Certified Counselor: Based on the tuition fees and 180 credits required for a 4 year undergrad degree from the University of Washington. Tuition fees are for a Washington State resident. Fees quadruple for non-residents. A Certified Counselor can have a private practice.
Certified Dietician: Requires a 4-year undergrad degree in human nutrition, foods and nutrition, dietics or food management. The fees are from Washington State University for Washington state residents. To call yourself a Certified Nutritionist you must get a Masters or PhD in the topic area.
Personal Training: There are no minimal training requirements that I could find. This profession is not on the list of regulated professions in Washington State (link below above table). The 7.5 hour training is from ACSM and the 32 hour ACE exam prep training is from Triton in Texas. Other than an undergrad degree in Kinesiology, the only lengthy training I found was the 500 hour training provided by the National Personal Training Institute.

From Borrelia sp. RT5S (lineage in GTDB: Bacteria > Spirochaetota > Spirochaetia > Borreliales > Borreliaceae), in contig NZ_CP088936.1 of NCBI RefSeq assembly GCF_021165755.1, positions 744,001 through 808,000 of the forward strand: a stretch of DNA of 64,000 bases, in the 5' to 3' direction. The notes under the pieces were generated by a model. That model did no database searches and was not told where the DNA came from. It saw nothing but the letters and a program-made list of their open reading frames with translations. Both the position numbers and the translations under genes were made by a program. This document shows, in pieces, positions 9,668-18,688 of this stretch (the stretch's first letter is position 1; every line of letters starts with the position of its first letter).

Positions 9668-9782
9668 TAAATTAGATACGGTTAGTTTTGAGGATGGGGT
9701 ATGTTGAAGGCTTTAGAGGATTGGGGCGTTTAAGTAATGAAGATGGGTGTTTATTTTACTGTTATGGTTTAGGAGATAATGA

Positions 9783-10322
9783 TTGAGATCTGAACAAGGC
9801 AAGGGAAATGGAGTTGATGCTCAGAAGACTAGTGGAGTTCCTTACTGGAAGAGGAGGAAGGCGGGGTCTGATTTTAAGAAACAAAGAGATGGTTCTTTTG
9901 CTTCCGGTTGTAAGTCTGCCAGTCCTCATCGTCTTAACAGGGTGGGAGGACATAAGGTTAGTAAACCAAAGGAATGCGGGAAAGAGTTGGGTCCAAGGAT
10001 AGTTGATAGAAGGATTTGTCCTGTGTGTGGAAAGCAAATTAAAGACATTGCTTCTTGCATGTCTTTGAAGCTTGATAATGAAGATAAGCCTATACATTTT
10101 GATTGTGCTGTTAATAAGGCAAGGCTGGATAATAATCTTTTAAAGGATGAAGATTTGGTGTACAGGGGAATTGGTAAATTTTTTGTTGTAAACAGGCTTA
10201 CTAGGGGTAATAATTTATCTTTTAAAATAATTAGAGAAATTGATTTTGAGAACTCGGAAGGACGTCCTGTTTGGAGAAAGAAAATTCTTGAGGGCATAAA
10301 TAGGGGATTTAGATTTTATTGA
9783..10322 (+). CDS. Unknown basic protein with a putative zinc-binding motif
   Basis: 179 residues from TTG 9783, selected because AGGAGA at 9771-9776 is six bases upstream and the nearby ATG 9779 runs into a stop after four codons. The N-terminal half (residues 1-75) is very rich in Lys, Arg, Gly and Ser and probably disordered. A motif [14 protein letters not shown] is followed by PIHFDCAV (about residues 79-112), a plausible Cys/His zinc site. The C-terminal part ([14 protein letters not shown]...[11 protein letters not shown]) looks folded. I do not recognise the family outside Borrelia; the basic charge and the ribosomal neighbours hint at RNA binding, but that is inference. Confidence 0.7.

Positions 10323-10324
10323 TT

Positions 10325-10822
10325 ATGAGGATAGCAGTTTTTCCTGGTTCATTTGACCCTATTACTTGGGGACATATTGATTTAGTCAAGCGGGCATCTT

Massage Therapy: 500 hours of training are required from a state approved school. Fees and hours are the average of those for: NW School of Massage, Cortiva, and Massage Connections.
Animal Massage: 300 hours of training for either small animals or large animals is required. Fees and hours from the NorthWest School of Animal Massage. They actually offer 450 hours of training but since only 300 hours are required, I used the tuition cost for 300 training hours.
Manicurist: 600 hours of training and 800 hours of apprenticeship required. Fees and hours from Total Cosmetology Training Center.
Barber: 1000 hours of training and 1200 hrs apprenticeship required. Fees and hours from Total Cosmetology Training Center.